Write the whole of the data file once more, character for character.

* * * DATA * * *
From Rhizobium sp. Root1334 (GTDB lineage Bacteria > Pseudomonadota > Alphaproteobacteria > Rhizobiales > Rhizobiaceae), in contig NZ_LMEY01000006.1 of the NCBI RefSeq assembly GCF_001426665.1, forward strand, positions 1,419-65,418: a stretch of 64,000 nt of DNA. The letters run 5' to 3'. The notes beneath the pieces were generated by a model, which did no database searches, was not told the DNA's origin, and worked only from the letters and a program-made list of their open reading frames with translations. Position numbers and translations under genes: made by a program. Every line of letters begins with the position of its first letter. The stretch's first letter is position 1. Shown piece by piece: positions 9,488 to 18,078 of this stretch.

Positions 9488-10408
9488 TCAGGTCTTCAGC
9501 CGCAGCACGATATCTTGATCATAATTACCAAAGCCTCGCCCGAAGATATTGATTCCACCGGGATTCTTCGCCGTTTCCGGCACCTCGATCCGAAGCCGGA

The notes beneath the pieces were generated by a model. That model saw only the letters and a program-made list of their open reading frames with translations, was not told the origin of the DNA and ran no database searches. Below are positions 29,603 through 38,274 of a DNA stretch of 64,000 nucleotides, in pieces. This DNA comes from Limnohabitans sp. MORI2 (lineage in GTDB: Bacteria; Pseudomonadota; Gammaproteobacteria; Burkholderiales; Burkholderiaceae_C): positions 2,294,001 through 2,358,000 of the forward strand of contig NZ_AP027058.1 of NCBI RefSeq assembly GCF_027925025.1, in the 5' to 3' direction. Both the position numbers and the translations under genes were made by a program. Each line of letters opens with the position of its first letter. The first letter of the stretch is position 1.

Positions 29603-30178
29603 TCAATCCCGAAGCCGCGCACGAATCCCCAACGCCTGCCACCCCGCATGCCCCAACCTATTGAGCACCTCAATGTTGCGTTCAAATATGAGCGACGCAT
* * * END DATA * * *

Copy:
From Rhizobium sp. Root1334 (GTDB lineage Bacteria > Pseudomonadota > Alphaproteobacteria > Rhizobiales > Rhizobiaceae), in contig NZ_LMEY01000006.1 of the NCBI RefSeq assembly GCF_001426665.1, forward strand, positions 1,419-65,418: a stretch of 64,000 nt of DNA. The letters run 5' to 3'. The notes beneath the pieces were generated by a model, which did no database searches, was not told the DNA's origin, and worked only from the letters and a program-made list of their open reading frames with translations. Position numbers and translations under genes: made by a program. Every line of letters begins with the position of its first letter. The stretch's first letter is position 1. Shown piece by piece: positions 9,488 to 18,078 of this stretch.

Positions 9488-10408
9488 TCAGGTCTTCAGC
9501 CGCAGCACGATATCTTGATCATAATTACCAAAGCCTCGCCCGAAGATATTGATTCCACCGGGATTCTTCGCCGTTTCCGGCACCTCGATCCGAAGCCGGA

The notes beneath the pieces were generated by a model. That model saw only the letters and a program-made list of their open reading frames with translations, was not told the origin of the DNA and ran no database searches. Below are positions 29,603 through 38,274 of a DNA stretch of 64,000 nucleotides, in pieces. This DNA comes from Limnohabitans sp. MORI2 (lineage in GTDB: Bacteria; Pseudomonadota; Gammaproteobacteria; Burkholderiales; Burkholderiaceae_C): positions 2,294,001 through 2,358,000 of the forward strand of contig NZ_AP027058.1 of NCBI RefSeq assembly GCF_027925025.1, in the 5' to 3' direction. Both the position numbers and the translations under genes were made by a program. Each line of letters opens with the position of its first letter. The first letter of the stretch is position 1.

Positions 29603-30178
29603 TCAATCCCGAAGCCGCGCACGAATCCCCAACGCCTGCCACCCCGCATGCCCCAACCTATTGAGCACCTCAATGTTGCGTTCAAATATGAGCGACGCAT